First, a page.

Blizzard Nemo is a complete fraud

The Weather Channel’s predetermined list of names for winter storms, 2012-2013.
The Weather Channel’s predetermined list of names for winter storms, 2012-2013.
Image: The Weather Channel
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This item has been corrected.

“Named must be your fear before banish it you can,” said Yoda, the linguistically-challenged sage of the Star Wars saga.

We’d like to think that this was the valiant intention of the Weather Channel when it announced, last November, that it would begin naming winter storms in the US.

While federal agencies such as the National Hurricane Center and its parent, the National Oceanographic and Atmospheric Administration, name tropical storms (“Sandy,” for example), they only give storms names if they meet very specific and detailed criteria. And because these are government bodies, their names are universally accepted.

Not so for the Weather Channel, a media property (which also operates owned by NBC and two private equity firms, which decided to start naming winter storms unilaterally. The blizzard currently descending on the US’ East Coast has been christened “Nemo”—not because the Weather Channel hit on the ploy of selling storm naming rights to movie studios, but for entirely pragmatic reasons, as it explained in November on its website:

  • Naming a storm raises awareness.
  • Attaching a name makes it much easier to follow a weather system’s progress.
  • A storm with a name takes on a personality all its own, which adds to awareness.
  • In today’s social media world, a name makes it much easier to reference in communication.
  • A named storm is easier to remember and refer to in the future.

In other words, naming a storm makes it easier to follow on Twitter and promises to generate increased attention and buzz around… the Weather Channel. The channel’s statement topped off its reasons with a telling argument: “Finally, [naming snow storms] might even be fun and entertaining and that in itself should breed interest from our viewing public and our digital users. For all of these reasons, the time is right to introduce this concept for the winter season of 2012-13.”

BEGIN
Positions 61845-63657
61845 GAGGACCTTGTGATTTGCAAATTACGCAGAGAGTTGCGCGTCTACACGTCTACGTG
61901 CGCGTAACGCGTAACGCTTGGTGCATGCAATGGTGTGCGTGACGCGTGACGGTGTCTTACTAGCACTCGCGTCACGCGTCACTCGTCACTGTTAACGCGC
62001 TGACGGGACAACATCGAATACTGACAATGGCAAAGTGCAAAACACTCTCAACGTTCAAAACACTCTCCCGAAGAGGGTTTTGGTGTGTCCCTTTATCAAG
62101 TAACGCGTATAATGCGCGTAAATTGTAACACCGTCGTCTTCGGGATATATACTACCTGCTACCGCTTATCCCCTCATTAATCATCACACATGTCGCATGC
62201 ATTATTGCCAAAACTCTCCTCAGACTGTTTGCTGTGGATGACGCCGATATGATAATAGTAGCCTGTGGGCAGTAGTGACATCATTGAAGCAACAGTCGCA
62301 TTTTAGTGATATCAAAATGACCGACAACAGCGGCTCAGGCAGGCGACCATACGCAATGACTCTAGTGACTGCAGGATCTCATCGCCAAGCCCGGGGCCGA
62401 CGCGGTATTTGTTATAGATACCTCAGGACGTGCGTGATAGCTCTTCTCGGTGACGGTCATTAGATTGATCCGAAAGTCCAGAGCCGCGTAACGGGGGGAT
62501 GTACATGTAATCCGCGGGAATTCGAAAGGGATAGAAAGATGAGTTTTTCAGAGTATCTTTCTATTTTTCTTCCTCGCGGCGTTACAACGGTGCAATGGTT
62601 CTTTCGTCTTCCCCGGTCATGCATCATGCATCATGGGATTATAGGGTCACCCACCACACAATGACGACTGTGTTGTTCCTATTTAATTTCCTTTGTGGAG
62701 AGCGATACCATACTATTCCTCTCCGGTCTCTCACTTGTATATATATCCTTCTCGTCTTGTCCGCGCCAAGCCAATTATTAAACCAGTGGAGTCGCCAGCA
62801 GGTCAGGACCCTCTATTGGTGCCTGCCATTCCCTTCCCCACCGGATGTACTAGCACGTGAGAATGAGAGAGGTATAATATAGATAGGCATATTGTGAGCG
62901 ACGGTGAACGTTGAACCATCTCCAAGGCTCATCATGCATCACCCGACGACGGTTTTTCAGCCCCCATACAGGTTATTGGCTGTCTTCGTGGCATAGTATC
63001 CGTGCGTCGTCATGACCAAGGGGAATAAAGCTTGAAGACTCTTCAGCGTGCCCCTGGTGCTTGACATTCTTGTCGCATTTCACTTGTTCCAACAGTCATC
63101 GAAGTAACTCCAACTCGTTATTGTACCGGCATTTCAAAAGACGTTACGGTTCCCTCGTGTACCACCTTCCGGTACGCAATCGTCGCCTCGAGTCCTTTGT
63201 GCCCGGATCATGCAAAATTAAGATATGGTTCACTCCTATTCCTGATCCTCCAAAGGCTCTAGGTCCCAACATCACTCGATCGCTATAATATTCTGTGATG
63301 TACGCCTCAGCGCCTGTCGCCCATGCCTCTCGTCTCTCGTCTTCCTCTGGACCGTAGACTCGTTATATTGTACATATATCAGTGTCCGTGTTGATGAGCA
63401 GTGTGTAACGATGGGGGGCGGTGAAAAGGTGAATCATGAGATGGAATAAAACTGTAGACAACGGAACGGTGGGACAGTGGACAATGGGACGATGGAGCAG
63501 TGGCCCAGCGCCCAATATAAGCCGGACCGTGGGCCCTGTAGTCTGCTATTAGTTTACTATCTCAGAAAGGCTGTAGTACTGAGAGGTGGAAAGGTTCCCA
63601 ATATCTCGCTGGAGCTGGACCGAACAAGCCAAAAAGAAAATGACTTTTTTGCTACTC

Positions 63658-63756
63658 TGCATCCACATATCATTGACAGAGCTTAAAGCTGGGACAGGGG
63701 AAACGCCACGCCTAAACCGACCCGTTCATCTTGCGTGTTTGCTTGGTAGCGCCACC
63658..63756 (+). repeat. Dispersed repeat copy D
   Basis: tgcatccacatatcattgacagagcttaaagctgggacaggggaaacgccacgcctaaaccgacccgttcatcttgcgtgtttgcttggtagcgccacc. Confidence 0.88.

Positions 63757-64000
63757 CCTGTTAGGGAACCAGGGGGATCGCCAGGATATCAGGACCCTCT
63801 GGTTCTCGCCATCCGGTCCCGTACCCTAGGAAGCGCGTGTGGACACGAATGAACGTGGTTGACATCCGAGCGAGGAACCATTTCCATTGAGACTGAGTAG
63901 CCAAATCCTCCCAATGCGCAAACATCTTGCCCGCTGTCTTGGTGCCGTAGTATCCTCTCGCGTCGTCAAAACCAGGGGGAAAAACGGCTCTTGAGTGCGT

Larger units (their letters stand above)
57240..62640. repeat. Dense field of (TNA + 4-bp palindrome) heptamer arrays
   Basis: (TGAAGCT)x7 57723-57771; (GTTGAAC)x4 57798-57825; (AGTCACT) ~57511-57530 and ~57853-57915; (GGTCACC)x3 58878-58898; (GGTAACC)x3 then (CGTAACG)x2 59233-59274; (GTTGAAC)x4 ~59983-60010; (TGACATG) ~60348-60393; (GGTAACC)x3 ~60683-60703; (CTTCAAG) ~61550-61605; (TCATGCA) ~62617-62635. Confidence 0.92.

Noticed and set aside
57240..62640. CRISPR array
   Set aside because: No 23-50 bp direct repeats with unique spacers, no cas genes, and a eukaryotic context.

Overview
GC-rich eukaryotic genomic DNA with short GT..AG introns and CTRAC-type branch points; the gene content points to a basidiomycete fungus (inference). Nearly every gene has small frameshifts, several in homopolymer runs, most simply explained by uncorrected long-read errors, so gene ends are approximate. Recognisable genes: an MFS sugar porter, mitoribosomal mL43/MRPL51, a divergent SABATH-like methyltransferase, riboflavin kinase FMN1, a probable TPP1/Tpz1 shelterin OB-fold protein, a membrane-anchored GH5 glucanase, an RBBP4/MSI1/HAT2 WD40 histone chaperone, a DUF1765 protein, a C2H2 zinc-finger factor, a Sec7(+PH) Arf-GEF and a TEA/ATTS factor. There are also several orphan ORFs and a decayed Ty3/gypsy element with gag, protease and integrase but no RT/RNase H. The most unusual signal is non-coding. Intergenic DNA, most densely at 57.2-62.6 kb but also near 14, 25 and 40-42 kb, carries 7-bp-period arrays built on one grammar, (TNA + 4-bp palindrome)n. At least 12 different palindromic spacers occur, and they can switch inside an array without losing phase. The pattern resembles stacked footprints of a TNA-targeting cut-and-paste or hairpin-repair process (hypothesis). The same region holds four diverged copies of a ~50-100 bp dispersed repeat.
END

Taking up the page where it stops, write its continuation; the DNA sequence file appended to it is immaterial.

Of course, there’s nothing wrong with the Weather Channel wanting to become a more exciting media destination for weather-related news, but the arbitrary naming process (which was supposed to have an ancient mythology bent this winter) has already produced some fairly eye-rolling monickers: other storms so far have carried names such as Gandolf, Freyr, Iago, and Kahn.

More problematically, the Weather Channel’s marketing ploy might actually fragment communications, rather than streamline them, as was the stated intention, since its competitors are refusing to use the name. Accuweather doesn’t mention “Nemo” (just a “blizzard”); nor does the US government’s National Weather Service. Some other weather-reporting outlets are even giving the storm a different name: WFSB, a Connecticut radio station, calls it “Charlotte.”

Nor are some government officials. The mayor’s office in Quincy, a Massacussets town expecting heavy snowfall, told The Patriot Ledger, “Naming winter storms devalues the tradition of naming hurricanes. We have no plans of using Nemo in our communications with the public.”

Correction (February 8): An earlier version of this article incorrectly stated that news outlets other than the Weather Channel, while refraining from calling the blizzard “Nemo,” were not giving it a different name.